The money will be used to help pay for repairs and maintenance at the publicly-owned venue, the home of the Columbus Blue Jackets.
Nationwide hosts a variety of national touring concerts, events, conventions, conferences and performances.
The taxes will go into effect July 1.
As part of the ordinance's explanation, city officials said the
Admissions Tax for Facility Stabilization "would yield approximately $3 million per year in revenue."
Of that, $2.4 million, will be used for Nationwide Arena.
The remaining $600,000 would be disbursed by the Greater Columbus Arts Council to help Columbus arts organizations.
Officials estimate that the other 5 percent tax will generate about $6 million annually for Columbus’ Creation, Innovation and Inclusion fund.
According to the
ordinance and media reports, funds will be used by the Greater Columbus Arts Council to distribute grants to artists, musicians and performers. >> Cold? This new restaurant serves up big ole bowls of hot, delicious soup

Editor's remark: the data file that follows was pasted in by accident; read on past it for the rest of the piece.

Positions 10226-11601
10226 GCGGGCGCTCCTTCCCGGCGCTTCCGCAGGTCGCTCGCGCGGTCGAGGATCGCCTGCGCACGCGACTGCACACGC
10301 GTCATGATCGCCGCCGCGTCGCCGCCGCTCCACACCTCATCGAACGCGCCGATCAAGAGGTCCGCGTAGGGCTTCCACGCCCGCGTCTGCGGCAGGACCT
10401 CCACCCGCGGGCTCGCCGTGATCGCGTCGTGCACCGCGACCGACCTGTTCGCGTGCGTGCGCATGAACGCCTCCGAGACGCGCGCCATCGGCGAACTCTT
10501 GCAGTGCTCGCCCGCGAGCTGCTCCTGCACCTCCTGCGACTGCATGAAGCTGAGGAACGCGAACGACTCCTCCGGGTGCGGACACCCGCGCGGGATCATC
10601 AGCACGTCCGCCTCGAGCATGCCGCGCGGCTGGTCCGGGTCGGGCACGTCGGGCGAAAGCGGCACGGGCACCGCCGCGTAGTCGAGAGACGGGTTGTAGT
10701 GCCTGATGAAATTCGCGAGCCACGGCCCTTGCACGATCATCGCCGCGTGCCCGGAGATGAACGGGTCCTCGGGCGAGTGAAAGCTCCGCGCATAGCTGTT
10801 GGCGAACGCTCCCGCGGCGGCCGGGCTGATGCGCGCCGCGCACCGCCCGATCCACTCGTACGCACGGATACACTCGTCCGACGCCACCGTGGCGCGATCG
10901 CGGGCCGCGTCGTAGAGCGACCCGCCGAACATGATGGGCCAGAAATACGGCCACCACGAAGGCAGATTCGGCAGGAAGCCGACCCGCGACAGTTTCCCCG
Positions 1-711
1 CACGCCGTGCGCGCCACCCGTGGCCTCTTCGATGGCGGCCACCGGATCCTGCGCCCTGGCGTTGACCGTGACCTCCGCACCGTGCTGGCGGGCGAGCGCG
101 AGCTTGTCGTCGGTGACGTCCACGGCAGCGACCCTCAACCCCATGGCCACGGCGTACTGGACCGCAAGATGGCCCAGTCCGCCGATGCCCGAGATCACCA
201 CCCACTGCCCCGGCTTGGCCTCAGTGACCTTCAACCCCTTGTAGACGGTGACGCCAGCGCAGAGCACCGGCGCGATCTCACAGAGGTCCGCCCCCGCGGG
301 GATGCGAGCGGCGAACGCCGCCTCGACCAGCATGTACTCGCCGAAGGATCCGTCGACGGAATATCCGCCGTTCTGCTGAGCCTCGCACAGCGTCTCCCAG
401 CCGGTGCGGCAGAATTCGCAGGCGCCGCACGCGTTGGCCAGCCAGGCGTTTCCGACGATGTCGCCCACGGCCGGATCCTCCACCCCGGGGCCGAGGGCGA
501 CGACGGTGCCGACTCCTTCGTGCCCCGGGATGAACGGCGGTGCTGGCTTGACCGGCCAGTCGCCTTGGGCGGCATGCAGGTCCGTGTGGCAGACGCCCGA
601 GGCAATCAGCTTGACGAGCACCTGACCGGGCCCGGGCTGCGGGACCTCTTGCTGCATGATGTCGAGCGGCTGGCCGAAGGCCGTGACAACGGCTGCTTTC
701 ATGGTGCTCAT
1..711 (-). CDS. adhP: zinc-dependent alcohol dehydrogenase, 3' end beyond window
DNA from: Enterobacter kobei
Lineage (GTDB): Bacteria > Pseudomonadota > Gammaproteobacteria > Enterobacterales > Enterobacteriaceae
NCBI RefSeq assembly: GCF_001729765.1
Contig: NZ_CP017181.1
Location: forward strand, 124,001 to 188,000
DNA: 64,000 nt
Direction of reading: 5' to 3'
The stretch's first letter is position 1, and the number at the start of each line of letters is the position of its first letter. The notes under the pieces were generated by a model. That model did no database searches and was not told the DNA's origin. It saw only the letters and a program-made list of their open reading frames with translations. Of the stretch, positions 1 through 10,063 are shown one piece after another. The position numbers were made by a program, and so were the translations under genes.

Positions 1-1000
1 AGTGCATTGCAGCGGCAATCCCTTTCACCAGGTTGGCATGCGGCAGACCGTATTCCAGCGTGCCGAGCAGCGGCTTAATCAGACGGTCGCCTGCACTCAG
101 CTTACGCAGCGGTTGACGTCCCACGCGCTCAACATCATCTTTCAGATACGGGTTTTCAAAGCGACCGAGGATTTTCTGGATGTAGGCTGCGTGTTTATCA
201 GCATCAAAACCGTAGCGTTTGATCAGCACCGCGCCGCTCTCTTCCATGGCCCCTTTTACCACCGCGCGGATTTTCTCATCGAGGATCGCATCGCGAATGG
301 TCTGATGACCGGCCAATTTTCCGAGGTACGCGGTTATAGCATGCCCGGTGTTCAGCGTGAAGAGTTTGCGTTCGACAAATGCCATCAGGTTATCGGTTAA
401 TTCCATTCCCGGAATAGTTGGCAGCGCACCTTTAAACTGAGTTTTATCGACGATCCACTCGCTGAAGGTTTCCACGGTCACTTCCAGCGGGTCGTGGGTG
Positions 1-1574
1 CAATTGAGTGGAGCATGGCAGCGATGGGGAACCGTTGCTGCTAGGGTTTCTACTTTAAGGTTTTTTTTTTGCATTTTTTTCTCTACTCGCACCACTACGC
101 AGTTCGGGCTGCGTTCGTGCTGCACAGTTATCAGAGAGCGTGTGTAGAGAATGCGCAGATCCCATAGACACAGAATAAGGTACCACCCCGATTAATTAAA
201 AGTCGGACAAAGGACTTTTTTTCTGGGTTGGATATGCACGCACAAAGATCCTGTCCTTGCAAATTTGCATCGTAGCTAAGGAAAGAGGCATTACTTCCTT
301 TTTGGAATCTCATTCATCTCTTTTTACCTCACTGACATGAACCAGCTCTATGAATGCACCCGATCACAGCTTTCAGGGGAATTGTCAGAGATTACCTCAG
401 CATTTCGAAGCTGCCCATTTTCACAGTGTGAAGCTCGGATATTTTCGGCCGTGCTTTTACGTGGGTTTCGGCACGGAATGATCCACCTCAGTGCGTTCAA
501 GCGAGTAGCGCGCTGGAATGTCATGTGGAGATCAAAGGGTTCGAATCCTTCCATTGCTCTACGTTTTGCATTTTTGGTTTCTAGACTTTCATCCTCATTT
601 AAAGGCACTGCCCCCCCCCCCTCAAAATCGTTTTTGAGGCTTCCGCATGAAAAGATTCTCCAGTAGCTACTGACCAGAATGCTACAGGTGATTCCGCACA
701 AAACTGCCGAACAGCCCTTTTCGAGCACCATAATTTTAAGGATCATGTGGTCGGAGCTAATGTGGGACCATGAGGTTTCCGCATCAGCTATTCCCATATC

The Columbus Dispatch list exceptions to that tax.
Those exemptions include events that cost less than $10; events and venues with fewer than 400 seats; events by Greater Columbus Arts Council supported organizations; events by Ohio State University and other public and private education institutions and NCAA sponsored sporting events.
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